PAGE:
One outcome of Oregon's stay-at-home order is the number of pets that have been adopted while families are stuck at home. Pet adoptions have surged, and many shelters have been emptied of adoptable animals as households are formed with four-legged family members. New and experienced pet owners need to do their due diligence and get their pets seen by a veterinarian in Bend for further examination and learn about pet ownership laws in order to stay in compliance. Shelters do an excellent job of getting homes for pets, but they don't always have the manpower or funds to provide pets with more than basic veterinary care, much less educate new owners on pet ownership laws. Here's a look at some tips for adopting a pet:
Expect the Unexpected From Pet Adoption
Animals living in a communal shelter arrangement may be reluctant to reveal the extent of their personality to an adoptive human. Shelter staff are usually good judges of character as they take care of the animals daily, but it's not always reliable. Some animals may be shy and not willing to express themselves in a community setting but open up and reveal themselves in a less stressful environment. Remember that if an animal picks you, they sense something in you they like and are more likely than not to make a good companion.
Ask About Health Records and History
Shelters keep medical records of the animals they take in and release them upon adoption. Ask questions about spaying and neutering, if heartworm and/or blood tests were done, was the pet treated for flea and ticks, and in the case of cats, if a SNAP test was performed. A SNAP Feline Triple Test is used to detect feline diseases – FIV, FeLV and feline heartworm – with one blood draw. SNAP tests can also be used with dogs to screen for six vector-borne diseases. In the event an older pet that had a previous home is being adopted, ask if any health records were provided when the pet was surrendered.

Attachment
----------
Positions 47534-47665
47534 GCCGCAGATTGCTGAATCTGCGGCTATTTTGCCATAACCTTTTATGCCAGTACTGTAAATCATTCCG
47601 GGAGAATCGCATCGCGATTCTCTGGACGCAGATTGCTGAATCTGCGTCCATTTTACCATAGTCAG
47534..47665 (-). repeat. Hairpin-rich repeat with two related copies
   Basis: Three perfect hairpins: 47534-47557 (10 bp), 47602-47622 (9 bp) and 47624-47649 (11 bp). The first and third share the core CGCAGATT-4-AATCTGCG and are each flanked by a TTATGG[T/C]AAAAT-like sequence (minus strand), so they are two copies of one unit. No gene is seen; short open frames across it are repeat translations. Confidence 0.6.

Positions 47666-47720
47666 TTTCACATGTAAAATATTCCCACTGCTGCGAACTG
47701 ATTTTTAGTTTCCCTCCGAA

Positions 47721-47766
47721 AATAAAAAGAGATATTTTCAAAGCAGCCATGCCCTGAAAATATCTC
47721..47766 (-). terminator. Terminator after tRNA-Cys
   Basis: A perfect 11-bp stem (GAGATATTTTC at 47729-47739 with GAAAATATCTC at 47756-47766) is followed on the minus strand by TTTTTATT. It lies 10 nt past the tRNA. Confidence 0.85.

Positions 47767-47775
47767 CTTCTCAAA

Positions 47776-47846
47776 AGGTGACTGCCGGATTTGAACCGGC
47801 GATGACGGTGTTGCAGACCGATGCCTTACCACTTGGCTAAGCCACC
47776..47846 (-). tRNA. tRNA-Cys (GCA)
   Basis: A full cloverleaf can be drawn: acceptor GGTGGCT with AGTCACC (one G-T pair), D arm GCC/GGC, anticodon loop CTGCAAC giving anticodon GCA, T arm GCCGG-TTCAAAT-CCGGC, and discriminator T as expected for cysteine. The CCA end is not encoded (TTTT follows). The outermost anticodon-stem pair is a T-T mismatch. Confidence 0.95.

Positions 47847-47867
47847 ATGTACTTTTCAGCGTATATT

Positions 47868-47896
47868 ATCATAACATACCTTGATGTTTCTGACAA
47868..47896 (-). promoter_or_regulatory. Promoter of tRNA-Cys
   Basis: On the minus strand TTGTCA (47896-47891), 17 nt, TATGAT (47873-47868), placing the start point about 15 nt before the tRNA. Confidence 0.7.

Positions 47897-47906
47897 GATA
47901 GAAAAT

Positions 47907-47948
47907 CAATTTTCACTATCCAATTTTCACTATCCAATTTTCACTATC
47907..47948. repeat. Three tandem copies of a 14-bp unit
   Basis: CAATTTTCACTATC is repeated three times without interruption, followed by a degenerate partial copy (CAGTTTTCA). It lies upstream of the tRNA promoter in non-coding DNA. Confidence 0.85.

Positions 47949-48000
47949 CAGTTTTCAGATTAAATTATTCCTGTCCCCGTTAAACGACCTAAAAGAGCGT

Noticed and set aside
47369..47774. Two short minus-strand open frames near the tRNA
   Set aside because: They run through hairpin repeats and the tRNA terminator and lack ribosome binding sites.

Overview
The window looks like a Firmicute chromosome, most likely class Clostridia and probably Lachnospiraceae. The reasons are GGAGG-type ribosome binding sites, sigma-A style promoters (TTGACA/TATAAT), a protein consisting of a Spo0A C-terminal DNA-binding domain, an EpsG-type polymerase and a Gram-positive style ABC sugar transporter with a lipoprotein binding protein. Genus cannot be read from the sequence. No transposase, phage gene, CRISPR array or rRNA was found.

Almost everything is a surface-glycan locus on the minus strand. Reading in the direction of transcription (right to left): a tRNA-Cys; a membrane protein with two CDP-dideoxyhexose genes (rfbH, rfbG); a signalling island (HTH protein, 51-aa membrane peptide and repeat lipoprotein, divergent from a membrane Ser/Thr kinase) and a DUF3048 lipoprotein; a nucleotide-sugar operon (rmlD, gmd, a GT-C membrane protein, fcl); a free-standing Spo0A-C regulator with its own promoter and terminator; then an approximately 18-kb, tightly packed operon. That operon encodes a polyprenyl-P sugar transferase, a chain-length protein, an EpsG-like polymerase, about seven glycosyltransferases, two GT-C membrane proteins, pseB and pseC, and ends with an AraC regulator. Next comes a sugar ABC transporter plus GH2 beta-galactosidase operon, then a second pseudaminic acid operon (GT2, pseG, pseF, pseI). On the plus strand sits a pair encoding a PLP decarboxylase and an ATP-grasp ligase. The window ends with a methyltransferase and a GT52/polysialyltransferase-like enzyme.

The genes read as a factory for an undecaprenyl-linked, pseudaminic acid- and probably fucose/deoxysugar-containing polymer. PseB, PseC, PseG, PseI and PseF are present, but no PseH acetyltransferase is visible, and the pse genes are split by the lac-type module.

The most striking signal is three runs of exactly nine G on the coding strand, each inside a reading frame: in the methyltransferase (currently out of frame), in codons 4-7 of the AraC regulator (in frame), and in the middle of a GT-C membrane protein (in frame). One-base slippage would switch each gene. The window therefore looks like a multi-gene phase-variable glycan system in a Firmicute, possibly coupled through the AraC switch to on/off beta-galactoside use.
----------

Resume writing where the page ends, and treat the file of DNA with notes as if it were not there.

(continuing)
Check Pet Ownership Laws
Pet ownership laws in the State of Oregon focus primarily on proper shelter, handling and feeding of pets. Animals that spend most of their days outside must have dry shelter, food and water provided to them. The city of Bend follows county and state laws for pet ownership. The state of Oregon and Deschutes County requires dogs to get a rabies shot and have a certificate of proof prior to obtaining a license. State and county require all dog and cat owners to get their dogs licensed when the dog or cat have a set of permanent canine teeth or is six months old. Dogs must be under control of their handler at all times regardless of being on or off the leash.
Make an Appointment With a Veterinarian in Bend
Bringing your new pet in for an appointment with a veterinarian helps you get a solid baseline on their health and physical condition. A veterinarian gives your pet a physical and visual examination, checks adoption paperwork and compares it against the state of your pet and provides insight as to what you might expect from your companion over the years. It's a good way to get a great start on your new life with your new best friend.